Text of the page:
War memorials | East Norton

WW1 in East Norton

This window in east Norton church on the north side of the nave nearest the chancel is inscribed:

'These windows are dedicated to the glory of God and in thanksgiving for the safe return of all the men from East Norton who served in the Great War 1914-1918'

This is at least an unusual dedication and conflicts with the memorial brass on the north wall to the rear of the nave, to two members of the Matthews family killed in the 1914-18 war. This reads:

"To the Glory of God in Memory of Capt John B Matthews. M.C. North Staffs Regt Attd Leicesters. 

Killed in action near Polygon Wood France Oct 2nd 1917. Aged 26 Yrs.

Also of Capt William F Matthews, South Wales Borderers Attd East Lancs 

killed in action near Bethune France August 18th 1918. Aged 31 Yrs.

Sons of Major NH and AM Matthews 


Information from the Commonwealth War Graves Commission web site revealed that the full names of the two sons are John Bredel Matthews and William Frederick Matthews. Both names are recorded on plot 5, Row D, Grave 3 in the Tannay British Cemetery, Thiennes.

Of William Frederick Matthews the web site records that he was "born at Tickhill Yorks. Son of Maj. Norman H. Matthews, T.D., and Anna Mary Matthews, of Ashley, near Market Harborough.

In his book about The Leicestershire Regiment "The Tigers", Matthew Richardson quotes from the War Diary of the 8th Battalion for October 1st 1917 that "At 10-15 am, Captain J.B. Matthews with left support company (D) moved from its position J.10.a.8.2, in order to make a counter attack against the enemy, holding the high ground in the vicinity of JOIST FARM. Unfortunately, Captain J.B. Mattews MC was killed instantly by a sniper when making a reconnaissance, preparatory to the attack"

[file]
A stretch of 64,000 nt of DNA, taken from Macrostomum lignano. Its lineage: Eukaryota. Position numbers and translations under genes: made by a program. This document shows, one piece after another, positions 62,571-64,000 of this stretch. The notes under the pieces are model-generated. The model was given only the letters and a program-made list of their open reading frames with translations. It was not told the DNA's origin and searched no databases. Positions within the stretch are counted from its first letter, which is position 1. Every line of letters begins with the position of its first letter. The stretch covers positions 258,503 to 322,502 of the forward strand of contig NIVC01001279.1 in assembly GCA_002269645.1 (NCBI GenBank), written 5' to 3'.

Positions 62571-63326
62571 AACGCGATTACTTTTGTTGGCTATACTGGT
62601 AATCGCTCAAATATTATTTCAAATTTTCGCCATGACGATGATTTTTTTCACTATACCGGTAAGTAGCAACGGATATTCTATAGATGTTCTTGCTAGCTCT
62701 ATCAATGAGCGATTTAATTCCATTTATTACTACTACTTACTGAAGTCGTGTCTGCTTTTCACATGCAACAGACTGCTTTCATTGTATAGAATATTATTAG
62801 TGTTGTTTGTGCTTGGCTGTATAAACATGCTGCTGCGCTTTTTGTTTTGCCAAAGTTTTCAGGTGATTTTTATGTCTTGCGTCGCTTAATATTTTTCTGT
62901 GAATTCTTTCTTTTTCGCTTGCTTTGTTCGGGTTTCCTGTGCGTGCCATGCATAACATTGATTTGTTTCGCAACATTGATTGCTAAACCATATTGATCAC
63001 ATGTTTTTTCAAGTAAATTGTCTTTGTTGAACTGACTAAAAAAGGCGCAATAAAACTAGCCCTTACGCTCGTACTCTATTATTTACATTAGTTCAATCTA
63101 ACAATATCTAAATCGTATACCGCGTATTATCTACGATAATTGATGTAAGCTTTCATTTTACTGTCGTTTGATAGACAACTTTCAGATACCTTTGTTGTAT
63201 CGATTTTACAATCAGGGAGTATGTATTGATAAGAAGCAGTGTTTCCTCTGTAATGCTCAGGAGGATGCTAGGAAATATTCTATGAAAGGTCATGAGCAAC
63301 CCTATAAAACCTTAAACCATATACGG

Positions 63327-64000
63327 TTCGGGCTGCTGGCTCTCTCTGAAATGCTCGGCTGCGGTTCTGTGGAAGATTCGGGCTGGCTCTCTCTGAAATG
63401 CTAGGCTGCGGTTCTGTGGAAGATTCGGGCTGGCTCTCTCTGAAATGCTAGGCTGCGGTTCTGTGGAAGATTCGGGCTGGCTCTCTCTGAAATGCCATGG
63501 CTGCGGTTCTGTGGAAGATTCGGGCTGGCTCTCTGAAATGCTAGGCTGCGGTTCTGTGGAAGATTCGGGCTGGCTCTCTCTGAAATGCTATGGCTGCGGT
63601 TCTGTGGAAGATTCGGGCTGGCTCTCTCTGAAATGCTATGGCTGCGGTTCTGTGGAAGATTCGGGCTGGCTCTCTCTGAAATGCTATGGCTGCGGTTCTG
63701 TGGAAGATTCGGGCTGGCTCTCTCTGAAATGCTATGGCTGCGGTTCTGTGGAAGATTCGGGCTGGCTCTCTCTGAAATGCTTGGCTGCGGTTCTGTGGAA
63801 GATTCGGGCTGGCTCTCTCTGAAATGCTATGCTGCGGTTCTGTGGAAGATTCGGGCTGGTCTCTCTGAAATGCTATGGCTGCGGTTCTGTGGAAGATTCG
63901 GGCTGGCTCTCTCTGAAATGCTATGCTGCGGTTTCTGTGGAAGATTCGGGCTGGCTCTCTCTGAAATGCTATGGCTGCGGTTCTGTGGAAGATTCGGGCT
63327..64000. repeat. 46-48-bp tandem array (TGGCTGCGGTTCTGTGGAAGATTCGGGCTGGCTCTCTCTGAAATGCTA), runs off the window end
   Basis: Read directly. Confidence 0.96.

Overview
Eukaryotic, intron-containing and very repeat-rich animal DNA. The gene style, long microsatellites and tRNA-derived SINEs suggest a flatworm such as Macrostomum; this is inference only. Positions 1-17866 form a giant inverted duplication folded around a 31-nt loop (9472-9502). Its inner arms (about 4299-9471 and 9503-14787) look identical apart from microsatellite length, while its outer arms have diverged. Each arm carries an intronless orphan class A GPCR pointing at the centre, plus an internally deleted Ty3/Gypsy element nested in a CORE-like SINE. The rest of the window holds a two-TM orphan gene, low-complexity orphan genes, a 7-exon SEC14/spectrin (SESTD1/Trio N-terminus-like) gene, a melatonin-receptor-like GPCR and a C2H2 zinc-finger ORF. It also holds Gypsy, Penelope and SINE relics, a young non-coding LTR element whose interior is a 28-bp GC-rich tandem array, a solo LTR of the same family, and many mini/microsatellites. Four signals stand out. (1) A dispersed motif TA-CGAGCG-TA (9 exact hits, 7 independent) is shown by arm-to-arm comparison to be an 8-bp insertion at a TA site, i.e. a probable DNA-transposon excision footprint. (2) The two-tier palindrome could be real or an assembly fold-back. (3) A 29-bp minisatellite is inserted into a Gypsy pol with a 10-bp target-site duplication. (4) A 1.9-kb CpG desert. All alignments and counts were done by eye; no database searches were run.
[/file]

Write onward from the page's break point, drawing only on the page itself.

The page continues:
Much more information about the family has been provided by Lt Col Alan J Sharkey TD who during research for his book about the Millers of Radway in Warwickshire, obtained a copy of a short autobiography by Major Norman Henry Matthews. He very kindly provided a copy along with other interesting information.

Extracts from this autobiography, fully explain that although Anna Matthews lived for a short time in East Norton, her sons resided elsewhere. It follows that their names would not be included in any memorial to the "Men of East Norton". 

It has now been established that indeed no man who left East Norton to serve in the 1914-18 war was killed and East Norton has been declared to be among the "Thankful Villages". The entry on the Thankful Villages website can be viewed on the following link. http://www.hellfirecorner.co.uk/TV/eastnorton.htm

Francis Smeeton Glover

Although no memorial inside the church, the name of Francis Smeeton Glover appears on his parent's gravestone in the churchyard as having been "KILLED IN ACTION AT THE SOMME". It has been established that although his parents were buried in East Norton, he lived in Somerby where his name is amongst others lost from that parish in the Great War on a memorial board in Somerby church porch, (see picture below) hence East Norton is entitled to be listed as a "Thankful Village"

Francis Smeeton Glover is also commemorated on his parents' gravestone in East Norton churchyard